In 2010-2011 there were 218,100 claims to employment tribunals, an increase of 44% on the previous year. According to Government figures, the cost to the taxpayer increased from 77.8 million to 84 million in the same period.
On 23rd November the Government announced proposals to make significant changes to employment law and practice. This week the Government launched its consultation on its proposals this week. These are the main areas for reform.
Other proposals are plans to allow employment judges to sit alone in unfair dismissal cases; costs awards of up to 20,000 against vexatious claimants; and fines from 100 up to 5,000 for employers who breach employee’s rights where the breach has aggravating factors.
Although the proposal caused a storm in the press when it was leaked, the Government has said it is still looking at the option of allowing businesses with ten or fewer employees to make “compensated no fault dismissals”, as long as they pay compensation equivalent to a redundancy payment. No proposals have been published on this.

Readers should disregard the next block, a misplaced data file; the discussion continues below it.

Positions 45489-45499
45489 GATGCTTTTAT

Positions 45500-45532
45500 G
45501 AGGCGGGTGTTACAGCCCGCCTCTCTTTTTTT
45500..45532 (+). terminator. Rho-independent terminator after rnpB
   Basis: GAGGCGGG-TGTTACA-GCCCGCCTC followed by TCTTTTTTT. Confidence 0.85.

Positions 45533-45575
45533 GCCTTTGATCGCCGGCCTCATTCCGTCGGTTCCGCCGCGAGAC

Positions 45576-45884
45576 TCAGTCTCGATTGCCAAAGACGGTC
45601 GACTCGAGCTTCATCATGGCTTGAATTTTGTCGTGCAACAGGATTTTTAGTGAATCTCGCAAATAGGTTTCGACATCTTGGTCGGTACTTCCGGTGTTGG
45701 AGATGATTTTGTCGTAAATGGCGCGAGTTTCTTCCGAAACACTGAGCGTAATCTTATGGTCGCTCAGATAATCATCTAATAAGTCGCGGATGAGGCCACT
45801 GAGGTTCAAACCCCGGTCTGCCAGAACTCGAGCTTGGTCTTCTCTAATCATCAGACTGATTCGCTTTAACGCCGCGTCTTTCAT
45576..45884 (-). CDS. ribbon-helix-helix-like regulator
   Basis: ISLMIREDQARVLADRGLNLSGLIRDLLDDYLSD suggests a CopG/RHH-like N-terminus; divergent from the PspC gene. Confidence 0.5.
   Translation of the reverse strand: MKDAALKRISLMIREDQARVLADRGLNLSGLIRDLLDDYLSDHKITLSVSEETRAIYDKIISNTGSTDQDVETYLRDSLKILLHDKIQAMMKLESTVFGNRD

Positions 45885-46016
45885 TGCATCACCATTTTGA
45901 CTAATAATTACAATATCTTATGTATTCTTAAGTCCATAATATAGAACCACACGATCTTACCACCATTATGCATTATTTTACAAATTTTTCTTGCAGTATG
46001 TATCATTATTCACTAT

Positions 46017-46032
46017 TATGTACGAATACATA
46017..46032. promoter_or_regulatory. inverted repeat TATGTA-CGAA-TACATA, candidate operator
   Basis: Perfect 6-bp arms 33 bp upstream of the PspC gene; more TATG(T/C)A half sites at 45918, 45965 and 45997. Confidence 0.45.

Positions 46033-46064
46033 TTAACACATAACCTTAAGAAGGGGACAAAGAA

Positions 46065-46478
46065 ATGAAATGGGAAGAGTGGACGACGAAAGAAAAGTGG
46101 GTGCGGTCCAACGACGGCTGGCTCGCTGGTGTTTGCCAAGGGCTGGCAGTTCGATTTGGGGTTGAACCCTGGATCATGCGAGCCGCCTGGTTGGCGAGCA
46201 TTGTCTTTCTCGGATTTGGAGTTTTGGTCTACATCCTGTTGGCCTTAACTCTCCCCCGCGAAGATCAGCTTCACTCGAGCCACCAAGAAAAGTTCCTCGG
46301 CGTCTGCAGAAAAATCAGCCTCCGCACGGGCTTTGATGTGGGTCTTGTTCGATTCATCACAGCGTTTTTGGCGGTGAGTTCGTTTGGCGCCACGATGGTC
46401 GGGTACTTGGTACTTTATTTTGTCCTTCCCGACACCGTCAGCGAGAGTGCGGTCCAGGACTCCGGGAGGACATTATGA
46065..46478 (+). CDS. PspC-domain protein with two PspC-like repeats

The consultation document sets out the following options:
In both options, the tribunal would be given the power to order the unsuccessful party to reimburse fees paid by the successful party. Fees are likely to be introduced in 2013. The consultation will close in April 2012. Whether these measures will meet with employer approval and achieve the intended objective is moot. Needless to say, debate is already raging amongst the employment lawyers (and where you get five lawyers in a room there will always be at least five different opinions on the same point). Time will tell; it always does.
Visitors of this website are free to copy and distribute this Article provided you agree with the terms and conditions of this website whereby the original author’s information and copyright must be included. The author is Kate Russell of Russell HR Consulting Ltd.
Russell HR Consulting offers HR support services to businesses nationwide, including Buckinghamshire (covering Aylesbury, High Wycombe, Milton Keynes, Bedford, Banbury, Northampton, Towcester and surrounding areas), Nottinghamshire (covering Chesterfield, Mansfield, Nottingham, Sheffield, Worksop and surrounding areas) and Hampshire (covering Aldershot, Basingstoke, Reading, Farnborough, Fareham, Portsmouth, Southampton and surrounding areas). Visitors of this website are free to copy and distribute this Article provided you agree with the terms and conditions of this website whereby the original author’s information and copyright must be included. The author is Kate Russell of Russell HR Consulting Ltd.